The word MOLD has become what nightmares are made of for homeowners and investors. By now, I am sure your own research has led you to the knowledge that the mold you see is not your biggest problem, it’s the mold that you cannot see that is lurking in the corners of your mind, creeping its way into your dreams, and robbing you of peaceful sleep. That is most homeowner’s problem. BUT, maybe that is just me. As a Mold Assessor and Remediator I have seen and dealt with mold issues in my own personal homes, starting with the first home we purchased as a newly married couple. It is because of these experiences that I became a Licensed Mold Assessor and Remediator.  

Even recently, my wife came to me and said she would like to schedule an

appointment with me for a Comprehensive Mold Inspection to be done in

our home. She said it jokingly, but with that glint in her eye that as her

husband I have learned means she won’t take “NO” for an answer. When I

asked her reasoning, she simply said, “Because we have had 2 rounds of

sinus/cold like symptoms pass thru this home in one month.” For my family,

increased sinus issues indicate that we have been exposed to abnormal

indoor mold growth. Sure enough, to my surprise, I started checking what I

call “Hot Spots” for mold growth within the home, and the first one revealed

the problem. What appeared as a small spot of surface mold on the inside

of a cabinet ended up being the only visible area of a 12 FT long by 4.5 FT

high hidden mold issue. At some point a pipe had cracked inside our kitchen

wall and had been slowly leaking through the brick into the back of our

kitchen cabinets. 

It was during this time as news of our mold infestation begin to spread

throughout our network of friends and family that the questions begin

about what I considered “Hot-Spots” for mold growth within the home.

To answer this question effectively, the ground work to have a proper indoor mold discussion needs to be set. First, let me set your mind at ease. Mold should never be the thing you have nightmares about. It can be treated, and it

can be avoided. Mold is not always toxic or poisonous, but some species can produce mycotoxins that can cause serious health issues, and other species can cause allergic reactions in people.

Mold is a fungus that grows best in warm, damp, and humid locations. It can survive indoors at any time of the year. It spreads by producing tiny spores that are released into the air. If these spores land on a damp spot, and if the conditions within the home are right, then they will begin to grow.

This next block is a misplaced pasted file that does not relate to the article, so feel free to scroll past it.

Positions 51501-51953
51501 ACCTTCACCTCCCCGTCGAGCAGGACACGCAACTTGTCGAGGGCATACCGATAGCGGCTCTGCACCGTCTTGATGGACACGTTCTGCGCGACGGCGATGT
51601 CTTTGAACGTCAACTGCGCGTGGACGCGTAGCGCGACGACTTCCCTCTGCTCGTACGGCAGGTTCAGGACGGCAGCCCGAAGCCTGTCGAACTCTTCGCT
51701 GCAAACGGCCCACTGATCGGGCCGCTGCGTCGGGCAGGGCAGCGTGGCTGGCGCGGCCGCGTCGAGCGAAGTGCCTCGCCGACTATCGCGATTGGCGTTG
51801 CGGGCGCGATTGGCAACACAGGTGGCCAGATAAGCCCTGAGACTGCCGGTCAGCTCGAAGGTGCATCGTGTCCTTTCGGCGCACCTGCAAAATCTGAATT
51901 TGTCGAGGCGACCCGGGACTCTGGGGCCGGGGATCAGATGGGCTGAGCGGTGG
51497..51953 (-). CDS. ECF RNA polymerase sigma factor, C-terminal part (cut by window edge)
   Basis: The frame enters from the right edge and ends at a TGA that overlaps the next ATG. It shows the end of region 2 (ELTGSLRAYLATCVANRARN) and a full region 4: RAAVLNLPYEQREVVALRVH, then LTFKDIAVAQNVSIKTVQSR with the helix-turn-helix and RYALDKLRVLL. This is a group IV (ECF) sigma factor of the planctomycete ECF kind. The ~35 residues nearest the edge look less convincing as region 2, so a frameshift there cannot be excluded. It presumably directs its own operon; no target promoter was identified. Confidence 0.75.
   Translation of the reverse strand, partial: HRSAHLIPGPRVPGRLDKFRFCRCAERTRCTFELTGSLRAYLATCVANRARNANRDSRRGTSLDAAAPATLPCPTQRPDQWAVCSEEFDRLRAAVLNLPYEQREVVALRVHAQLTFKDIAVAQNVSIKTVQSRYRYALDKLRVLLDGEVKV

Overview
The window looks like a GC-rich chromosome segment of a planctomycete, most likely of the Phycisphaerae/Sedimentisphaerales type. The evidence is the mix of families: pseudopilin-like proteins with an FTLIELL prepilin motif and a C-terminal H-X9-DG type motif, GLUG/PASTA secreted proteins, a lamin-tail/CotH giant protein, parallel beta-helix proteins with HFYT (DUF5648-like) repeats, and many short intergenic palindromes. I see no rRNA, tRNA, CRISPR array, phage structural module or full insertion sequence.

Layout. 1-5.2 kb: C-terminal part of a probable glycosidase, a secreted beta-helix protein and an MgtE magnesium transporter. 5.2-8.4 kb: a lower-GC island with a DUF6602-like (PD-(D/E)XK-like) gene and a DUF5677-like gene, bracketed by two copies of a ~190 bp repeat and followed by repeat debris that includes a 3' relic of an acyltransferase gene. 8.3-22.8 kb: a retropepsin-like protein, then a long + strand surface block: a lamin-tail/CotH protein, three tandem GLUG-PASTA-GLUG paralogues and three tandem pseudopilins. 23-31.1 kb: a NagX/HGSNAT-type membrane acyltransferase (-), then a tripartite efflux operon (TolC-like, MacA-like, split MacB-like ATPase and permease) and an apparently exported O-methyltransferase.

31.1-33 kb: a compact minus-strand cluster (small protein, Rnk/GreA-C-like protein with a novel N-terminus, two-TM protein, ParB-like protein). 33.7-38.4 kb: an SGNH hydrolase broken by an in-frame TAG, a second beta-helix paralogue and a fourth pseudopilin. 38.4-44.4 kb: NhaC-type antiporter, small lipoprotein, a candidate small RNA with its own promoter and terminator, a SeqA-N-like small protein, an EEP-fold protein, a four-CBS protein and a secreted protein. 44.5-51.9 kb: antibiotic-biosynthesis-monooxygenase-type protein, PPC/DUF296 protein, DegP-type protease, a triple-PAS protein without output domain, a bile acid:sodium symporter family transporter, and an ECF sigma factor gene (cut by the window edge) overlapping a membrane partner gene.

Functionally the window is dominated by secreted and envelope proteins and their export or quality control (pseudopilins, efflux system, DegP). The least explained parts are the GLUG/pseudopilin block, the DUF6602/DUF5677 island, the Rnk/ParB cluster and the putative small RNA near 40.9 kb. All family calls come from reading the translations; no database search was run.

The best way to control indoor mold growth is to control the moisture and humidity levels within your home.
Let’s talk about where mold is most likely to grow within your home. These are known as the “Hot Spots”

Mold Growth "Hot Spots" In Visible Areas:                    

  • Around windows where moisture can get in thru

         gaps in caulk or where condensation gathers.

  • Leaky sinks or pipes.
  • Crawlspaces that are not properly vented or sealed.
  • Bathroom floor and shower tile.
  • In or near shower and tub areas.
  • Exposed insulation facing in attics.
  • Washing machines. Especially front load washers.
  • Dishwashers, refrigerators, freezers, or water filters.
  • Hot water heaters.
  • HVAC drip pans.
  • Roof seams or transitions.
  • Excessive dust

Another key thing to remember when you are walking thru

your home is that mold is not always black in color. It can

be gray, white, brown, yellow, green, or black. It can appear

as discoloration, look like rust on carpet or walls, some

species looks like white spots or a powder coating.

Mold can give off a musty or earthy odor. If you smell this

throughout your home, or in one area, then it could be a

sign that mold is present and just hiding where you can’t see.

Preventing Indoor Mold Growth:

To keep mold from growing in your home, the CDC & EPA recommend the following:

  • Clean up all water leaks, spills, and prevent areas of condensation in your home promptly. Mold cannot grow in a dry environment.
  • Keep your gutters clean so they don’t back up, creating standing water on your roof.
  • Make sure the exterior landscaping around your home’s foundation is sloped so that water drains away from the foundation.
  • Make sure your HVAC drip pans and drain lines are clean and unclogged.
  • Monitor your indoor humidity level. Keep the humidity under 50%. You can buy a humidity monitor at any local hardware store or online.